• Enjoy the protection of a capital guarantee. Your original and any subsequent net investments, plus declared bonuses, are guaranteed upon your death.
• Flexible contribution options allows you to save for the cost of your funeral expenses progressively or with a simple lump sum.
“Why have a funeral?”
Psychologists cite a number of reasons for holding funeral rituals. They make the dead “safely dead,” dispatched with proper ceremony to rest in peace. They confirm the deceased and their survivors matter, and that the community will continue. They provide structure in the midst of chaos and disorder, and ensure communal support for survivors during a stressful time.
“Should I choose burial or cremation?”
People will often choose burial for cultural or religious reasons or if there is an existing family grave. While burial allows for a service at a chapel or church followed by a graveside service, cremation is commonly undertaken privately, whereby there is no attendance at the crematorium. Therefore, with cremation funerals, the funeral is usually all completed in one location.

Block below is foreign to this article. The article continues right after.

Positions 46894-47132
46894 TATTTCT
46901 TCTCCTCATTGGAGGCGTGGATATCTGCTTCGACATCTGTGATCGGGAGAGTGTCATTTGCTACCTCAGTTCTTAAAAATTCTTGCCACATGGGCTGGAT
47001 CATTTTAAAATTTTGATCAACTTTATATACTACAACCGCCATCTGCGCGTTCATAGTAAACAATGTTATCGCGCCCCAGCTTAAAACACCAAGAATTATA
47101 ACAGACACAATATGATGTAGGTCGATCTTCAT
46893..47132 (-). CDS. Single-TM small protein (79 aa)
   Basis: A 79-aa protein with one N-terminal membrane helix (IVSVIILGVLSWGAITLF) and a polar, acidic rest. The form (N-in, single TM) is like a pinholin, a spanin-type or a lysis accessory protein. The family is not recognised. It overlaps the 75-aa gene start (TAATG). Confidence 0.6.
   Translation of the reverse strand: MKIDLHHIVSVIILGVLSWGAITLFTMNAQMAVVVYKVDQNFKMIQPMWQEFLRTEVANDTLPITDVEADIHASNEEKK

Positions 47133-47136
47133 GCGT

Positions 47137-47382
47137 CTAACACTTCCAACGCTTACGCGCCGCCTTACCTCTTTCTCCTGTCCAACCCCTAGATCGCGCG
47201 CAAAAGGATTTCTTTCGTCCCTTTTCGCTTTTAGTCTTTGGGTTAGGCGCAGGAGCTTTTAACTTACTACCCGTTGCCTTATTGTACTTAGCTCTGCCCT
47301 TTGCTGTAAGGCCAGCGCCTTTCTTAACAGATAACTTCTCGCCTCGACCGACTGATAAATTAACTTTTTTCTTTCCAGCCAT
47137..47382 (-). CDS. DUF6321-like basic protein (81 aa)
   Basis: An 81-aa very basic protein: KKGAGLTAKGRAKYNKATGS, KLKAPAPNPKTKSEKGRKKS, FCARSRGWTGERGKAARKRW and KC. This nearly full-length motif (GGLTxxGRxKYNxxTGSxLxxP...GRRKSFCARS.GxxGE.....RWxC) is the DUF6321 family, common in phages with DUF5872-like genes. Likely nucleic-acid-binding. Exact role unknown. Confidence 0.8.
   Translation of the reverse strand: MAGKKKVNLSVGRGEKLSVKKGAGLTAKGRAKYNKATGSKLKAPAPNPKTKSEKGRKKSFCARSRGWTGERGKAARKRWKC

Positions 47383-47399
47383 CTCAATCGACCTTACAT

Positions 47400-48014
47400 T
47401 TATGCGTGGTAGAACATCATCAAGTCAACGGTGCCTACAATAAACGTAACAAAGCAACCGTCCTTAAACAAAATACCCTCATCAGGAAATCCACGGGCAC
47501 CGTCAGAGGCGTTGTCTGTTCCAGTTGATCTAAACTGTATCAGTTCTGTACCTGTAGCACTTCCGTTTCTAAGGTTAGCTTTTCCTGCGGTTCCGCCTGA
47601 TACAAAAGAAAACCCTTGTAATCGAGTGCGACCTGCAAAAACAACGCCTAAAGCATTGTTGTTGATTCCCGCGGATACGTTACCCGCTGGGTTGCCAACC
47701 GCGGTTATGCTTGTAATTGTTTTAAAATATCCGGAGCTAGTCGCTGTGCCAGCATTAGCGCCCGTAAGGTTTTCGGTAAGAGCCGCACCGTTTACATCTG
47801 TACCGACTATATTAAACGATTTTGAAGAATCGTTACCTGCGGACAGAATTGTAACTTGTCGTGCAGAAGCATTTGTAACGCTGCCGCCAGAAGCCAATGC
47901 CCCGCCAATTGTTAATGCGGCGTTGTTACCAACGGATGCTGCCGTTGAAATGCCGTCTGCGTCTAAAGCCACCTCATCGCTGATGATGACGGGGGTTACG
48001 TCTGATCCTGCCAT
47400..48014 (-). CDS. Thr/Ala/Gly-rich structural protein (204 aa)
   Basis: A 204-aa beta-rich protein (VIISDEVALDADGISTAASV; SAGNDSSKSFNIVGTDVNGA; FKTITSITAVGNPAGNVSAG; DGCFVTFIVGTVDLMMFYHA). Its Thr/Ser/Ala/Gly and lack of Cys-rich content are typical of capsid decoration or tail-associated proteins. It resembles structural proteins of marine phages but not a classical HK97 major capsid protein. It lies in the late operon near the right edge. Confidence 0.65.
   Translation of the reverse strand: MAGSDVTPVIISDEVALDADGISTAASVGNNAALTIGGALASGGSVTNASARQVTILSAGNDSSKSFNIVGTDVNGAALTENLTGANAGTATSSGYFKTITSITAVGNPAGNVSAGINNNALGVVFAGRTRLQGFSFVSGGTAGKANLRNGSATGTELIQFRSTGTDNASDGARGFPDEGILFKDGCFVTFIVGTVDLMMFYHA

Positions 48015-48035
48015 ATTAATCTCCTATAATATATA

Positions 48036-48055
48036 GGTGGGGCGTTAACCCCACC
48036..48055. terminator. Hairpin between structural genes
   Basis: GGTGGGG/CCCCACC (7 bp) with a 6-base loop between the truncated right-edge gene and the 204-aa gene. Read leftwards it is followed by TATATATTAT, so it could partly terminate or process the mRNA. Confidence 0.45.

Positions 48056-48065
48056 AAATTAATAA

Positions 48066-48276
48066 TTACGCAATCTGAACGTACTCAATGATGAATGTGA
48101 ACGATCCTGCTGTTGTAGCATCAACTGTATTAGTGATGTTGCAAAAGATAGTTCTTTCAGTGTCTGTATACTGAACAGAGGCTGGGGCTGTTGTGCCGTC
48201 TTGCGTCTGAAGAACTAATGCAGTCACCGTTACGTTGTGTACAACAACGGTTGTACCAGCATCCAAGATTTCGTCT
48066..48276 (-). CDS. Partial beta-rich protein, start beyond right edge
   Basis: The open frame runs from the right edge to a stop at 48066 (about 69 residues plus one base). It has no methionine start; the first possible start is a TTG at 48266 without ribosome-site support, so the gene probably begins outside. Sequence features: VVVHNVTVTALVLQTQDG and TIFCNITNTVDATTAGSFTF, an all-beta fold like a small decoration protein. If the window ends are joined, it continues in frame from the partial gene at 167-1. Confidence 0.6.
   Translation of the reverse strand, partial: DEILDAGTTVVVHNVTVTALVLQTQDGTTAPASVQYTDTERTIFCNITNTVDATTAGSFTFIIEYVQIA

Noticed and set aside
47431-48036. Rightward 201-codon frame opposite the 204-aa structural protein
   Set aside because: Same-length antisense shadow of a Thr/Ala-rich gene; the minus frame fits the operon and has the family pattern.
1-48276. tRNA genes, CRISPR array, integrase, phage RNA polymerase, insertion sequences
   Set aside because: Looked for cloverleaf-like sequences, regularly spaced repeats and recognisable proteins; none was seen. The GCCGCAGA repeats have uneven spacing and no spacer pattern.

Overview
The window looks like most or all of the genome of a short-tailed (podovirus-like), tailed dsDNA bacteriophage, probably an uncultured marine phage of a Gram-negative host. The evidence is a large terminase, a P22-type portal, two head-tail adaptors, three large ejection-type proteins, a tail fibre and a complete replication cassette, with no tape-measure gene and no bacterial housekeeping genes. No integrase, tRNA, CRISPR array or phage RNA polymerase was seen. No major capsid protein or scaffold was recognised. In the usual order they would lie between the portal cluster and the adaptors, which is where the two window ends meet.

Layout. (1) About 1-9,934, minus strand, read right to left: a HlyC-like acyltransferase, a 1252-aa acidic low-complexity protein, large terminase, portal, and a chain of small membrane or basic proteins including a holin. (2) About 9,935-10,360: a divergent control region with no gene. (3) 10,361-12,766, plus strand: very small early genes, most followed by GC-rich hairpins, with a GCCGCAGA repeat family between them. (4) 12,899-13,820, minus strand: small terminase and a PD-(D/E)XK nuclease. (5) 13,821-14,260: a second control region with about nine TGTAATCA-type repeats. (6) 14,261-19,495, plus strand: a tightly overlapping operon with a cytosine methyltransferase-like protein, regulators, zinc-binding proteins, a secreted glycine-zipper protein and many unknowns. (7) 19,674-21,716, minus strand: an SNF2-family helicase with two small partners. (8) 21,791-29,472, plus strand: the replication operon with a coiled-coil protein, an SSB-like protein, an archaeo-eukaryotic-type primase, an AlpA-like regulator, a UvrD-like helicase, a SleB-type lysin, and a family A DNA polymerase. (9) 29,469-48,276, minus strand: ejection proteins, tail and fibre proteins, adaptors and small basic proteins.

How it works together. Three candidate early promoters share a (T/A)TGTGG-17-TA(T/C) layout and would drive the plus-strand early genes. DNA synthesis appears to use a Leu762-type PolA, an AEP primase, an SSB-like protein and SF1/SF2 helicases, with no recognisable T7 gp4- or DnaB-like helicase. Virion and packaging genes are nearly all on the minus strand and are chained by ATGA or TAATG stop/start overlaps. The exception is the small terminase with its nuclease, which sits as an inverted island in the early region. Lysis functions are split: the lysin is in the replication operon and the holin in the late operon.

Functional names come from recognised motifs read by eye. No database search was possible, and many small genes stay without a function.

“Who should you notify after a death?”
There are a number of people to contact after someone dies. A helpful list has been provided by the Department of Human Services which you can download here.
“How can I personalise my loved one’s funeral?”
With personalised elements of the deceased tastes and values, those left behind can recreate an intimate connection with the deceased while honouring their life. To personalise your loved one’s funeral, you may choose:
• Readings or poems recalling the life of the deceased.